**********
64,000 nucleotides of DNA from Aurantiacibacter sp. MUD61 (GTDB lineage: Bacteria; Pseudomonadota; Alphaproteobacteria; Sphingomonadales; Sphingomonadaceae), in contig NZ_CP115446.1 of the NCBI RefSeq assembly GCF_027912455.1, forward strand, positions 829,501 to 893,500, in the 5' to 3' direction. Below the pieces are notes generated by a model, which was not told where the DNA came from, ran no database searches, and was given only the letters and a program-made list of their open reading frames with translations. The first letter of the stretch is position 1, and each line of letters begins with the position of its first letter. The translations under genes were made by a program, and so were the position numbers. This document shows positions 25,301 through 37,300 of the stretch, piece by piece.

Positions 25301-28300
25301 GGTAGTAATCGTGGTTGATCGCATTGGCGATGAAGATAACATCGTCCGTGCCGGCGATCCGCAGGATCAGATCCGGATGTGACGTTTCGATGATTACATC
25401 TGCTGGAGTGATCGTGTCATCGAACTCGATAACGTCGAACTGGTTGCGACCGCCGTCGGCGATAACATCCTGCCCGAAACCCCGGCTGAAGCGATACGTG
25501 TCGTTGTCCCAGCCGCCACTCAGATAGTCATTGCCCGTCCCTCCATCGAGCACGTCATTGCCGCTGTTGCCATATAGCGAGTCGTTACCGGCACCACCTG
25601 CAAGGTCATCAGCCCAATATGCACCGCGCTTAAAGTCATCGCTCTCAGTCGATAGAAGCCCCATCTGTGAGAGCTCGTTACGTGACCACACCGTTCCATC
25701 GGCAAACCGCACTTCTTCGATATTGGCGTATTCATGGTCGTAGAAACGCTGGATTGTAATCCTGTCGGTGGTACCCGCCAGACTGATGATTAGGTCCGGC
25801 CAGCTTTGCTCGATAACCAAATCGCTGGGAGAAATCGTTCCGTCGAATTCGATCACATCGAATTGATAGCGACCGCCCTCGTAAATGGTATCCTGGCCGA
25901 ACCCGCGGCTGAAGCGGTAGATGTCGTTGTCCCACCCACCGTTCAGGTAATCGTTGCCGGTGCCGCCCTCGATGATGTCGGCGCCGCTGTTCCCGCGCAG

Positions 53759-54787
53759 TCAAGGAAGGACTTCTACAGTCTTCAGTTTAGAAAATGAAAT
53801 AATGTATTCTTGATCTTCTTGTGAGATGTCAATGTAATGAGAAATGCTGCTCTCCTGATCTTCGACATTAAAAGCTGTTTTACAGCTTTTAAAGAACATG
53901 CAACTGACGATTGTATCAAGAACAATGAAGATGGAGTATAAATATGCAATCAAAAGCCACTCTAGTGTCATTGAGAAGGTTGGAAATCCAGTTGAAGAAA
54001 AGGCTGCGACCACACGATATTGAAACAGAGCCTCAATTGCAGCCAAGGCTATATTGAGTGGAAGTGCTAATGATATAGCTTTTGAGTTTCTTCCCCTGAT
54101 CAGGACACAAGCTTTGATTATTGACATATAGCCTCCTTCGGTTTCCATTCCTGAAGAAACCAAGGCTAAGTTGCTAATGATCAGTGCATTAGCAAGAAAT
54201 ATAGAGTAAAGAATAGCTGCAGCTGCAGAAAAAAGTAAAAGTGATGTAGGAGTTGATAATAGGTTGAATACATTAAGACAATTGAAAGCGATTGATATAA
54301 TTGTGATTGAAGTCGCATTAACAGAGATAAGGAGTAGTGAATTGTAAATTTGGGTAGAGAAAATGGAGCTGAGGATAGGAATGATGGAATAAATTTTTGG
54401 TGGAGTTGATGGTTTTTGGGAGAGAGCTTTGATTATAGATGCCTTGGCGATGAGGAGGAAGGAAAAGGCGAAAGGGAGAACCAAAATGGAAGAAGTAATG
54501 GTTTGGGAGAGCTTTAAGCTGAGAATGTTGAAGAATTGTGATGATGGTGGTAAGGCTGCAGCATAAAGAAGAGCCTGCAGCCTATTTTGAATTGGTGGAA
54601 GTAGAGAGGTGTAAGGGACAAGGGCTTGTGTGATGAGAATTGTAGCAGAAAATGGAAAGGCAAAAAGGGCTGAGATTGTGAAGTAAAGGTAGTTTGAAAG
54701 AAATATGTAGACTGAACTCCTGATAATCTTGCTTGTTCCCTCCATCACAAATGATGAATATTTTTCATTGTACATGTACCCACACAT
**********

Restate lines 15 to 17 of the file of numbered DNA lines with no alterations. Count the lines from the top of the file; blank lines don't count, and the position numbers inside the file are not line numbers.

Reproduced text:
54101 CAGGACACAAGCTTTGATTATTGACATATAGCCTCCTTCGGTTTCCATTCCTGAAGAAACCAAGGCTAAGTTGCTAATGATCAGTGCATTAGCAAGAAAT
54201 ATAGAGTAAAGAATAGCTGCAGCTGCAGAAAAAAGTAAAAGTGATGTAGGAGTTGATAATAGGTTGAATACATTAAGACAATTGAAAGCGATTGATATAA
54301 TTGTGATTGAAGTCGCATTAACAGAGATAAGGAGTAGTGAATTGTAAATTTGGGTAGAGAAAATGGAGCTGAGGATAGGAATGATGGAATAAATTTTTGG